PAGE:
One ninth-inning pitch was all it took to spoil Chris Carpenter's last start, prompting his questionable removal and turning a potential shutout into a one-run St. Louis loss.
He's rarely been off the mark against the Pittsburgh Pirates.
Carpenter brings a 2.33 career ERA and a 12-2 record against the Pirates into Saturday's start at Busch Stadium, where the Cardinals try for a third straight win in this series after rallying Friday.
Carpenter (8-8, 3.57 ERA) hasn't been as dominant in 2011 as he was the past two seasons, but he'd put together three consecutive strong outings heading into Monday's start against Los Angeles.
He was even better against the Dodgers, holding them scoreless on five singles through eight innings as the Cardinals (69-63) led 1-0, but he hit Juan Rivera with a pitch to begin the ninth. Tony La Russa pulled Carpenter despite the former Cy Young Award winner having thrown only 99 pitches, and St. Louis' bullpen coughed up the lead in a 2-1 loss.
"It was a tough one, no question," Carpenter said. "I felt good. My command was good. I got ahead in counts, controlled counts for the most part, made pitches when I had to, got the ball down."
He's generally felt great when he's faced the Pirates (61-70), though he's just 1-1 with a 3.43 ERA in three starts against Pittsburgh this season.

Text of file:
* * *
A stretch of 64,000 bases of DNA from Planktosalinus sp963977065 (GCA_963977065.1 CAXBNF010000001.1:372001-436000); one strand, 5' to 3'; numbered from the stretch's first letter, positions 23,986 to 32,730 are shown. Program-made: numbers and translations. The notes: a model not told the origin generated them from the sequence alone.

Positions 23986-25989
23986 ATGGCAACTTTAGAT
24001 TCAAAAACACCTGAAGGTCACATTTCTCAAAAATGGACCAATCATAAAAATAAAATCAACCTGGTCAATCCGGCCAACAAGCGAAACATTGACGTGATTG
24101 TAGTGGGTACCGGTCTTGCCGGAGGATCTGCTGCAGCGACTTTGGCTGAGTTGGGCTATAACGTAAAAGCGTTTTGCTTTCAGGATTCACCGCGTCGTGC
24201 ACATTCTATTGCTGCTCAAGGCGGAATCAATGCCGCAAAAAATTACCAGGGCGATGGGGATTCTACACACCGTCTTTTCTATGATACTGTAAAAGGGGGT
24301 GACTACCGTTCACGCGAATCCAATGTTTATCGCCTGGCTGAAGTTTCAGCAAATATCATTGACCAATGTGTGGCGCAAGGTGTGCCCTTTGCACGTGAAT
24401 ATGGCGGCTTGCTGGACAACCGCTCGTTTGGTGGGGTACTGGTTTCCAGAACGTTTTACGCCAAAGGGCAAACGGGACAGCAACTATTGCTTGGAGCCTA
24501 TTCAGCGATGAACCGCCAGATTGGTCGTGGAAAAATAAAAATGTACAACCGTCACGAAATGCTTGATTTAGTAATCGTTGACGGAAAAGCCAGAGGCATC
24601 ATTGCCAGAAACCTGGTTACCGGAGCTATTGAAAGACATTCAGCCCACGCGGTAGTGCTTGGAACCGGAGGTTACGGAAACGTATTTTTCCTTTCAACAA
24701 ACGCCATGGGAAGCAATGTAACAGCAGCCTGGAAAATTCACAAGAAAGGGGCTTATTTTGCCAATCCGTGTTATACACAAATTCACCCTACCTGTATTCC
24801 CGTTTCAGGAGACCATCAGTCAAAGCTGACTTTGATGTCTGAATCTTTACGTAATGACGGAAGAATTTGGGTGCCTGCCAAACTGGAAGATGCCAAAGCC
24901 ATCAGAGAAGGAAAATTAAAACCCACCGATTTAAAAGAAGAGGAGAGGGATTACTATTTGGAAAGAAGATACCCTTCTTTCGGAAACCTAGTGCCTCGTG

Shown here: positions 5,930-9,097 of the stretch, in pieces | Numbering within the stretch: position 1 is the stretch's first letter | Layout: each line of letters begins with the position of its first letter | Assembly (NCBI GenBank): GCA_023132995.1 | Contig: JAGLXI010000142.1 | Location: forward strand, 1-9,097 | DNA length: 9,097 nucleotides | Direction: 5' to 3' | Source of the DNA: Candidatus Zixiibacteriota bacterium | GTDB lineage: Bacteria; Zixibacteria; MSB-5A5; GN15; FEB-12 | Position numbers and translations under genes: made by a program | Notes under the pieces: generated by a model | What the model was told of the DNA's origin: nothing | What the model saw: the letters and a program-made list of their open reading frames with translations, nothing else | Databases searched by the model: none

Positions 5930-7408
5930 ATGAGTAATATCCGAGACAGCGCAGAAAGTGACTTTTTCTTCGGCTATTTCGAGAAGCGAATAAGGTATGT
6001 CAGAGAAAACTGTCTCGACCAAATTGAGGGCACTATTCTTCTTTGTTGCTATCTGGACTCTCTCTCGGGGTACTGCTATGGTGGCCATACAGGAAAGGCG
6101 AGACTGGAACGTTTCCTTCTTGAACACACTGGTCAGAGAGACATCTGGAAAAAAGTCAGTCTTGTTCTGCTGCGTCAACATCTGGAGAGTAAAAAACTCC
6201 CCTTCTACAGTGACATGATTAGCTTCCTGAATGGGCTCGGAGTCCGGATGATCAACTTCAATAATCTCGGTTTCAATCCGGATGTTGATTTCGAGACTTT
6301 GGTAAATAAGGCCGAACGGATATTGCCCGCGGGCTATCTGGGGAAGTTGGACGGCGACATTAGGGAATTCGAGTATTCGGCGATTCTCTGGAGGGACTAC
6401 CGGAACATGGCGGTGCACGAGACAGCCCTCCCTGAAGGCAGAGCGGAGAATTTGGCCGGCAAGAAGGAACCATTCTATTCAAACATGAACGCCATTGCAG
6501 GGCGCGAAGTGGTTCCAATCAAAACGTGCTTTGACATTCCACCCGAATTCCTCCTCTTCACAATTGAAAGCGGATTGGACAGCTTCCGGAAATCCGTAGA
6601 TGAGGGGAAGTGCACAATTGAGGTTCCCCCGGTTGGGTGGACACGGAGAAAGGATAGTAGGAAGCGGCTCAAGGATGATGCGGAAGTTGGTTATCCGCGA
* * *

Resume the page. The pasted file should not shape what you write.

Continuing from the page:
One pitch hurt him Aug. 16 at PNC Park, resulting in a three-run homer by Andrew McCutchen in the third inning. That was the only damage he surrendered over seven innings while striking out a season-high 10, but the Pirates won 5-4 in 11.
McCutchen is 5 for 10 against Carpenter this year.
Pittsburgh's All-Star center fielder had three hits Friday, including one in a three-run first inning. The Pirates carried a 4-3 lead into the eighth, but Lance Berkman's two-run homer - his 30th of the season and St. Louis' second of the game after Yadier Molina's three-run shot - lifted the Cardinals to a 5-4 victory.
St. Louis is 28-10 when it homers at least twice and 41-53 otherwise.
"You're not going to score a lot of runs in the major leagues unless you have guys who hit the ball out of the ballpark," said Berkman, who has a .455 on-base percentage in 11 games against the Pirates. "If you want to assemble a different roster, if you don't like home runs, don't watch us play."
Berkman has only had three at-bats against Brad Lincoln (0-0, 4.58), who's slated to start Saturday for Pittsburgh, but his one hit was a two-run homer while the right fielder was still with Houston last season.
Lincoln has allowed five runs - three earned - over three innings in two career relief appearances against St. Louis, but his second start of the season in Monday's doubleheader against Milwaukee went about as well as could be expected. The right-hander held the Brewers to three hits and two runs over six innings, though he left a tie game before the Pirates exploded for a 9-2 victory.
"I just wanted to give my team a chance to win and get deep into the game," Lincoln told the team's official website. "I was on a limited pitch count, and I feel like I took advantage of that and got some quick outs and some quick innings."
Allen Craig is 2 for 2 against Lincoln, including one of two homers he hit in the Cardinals' 7-2 win Aug. 17.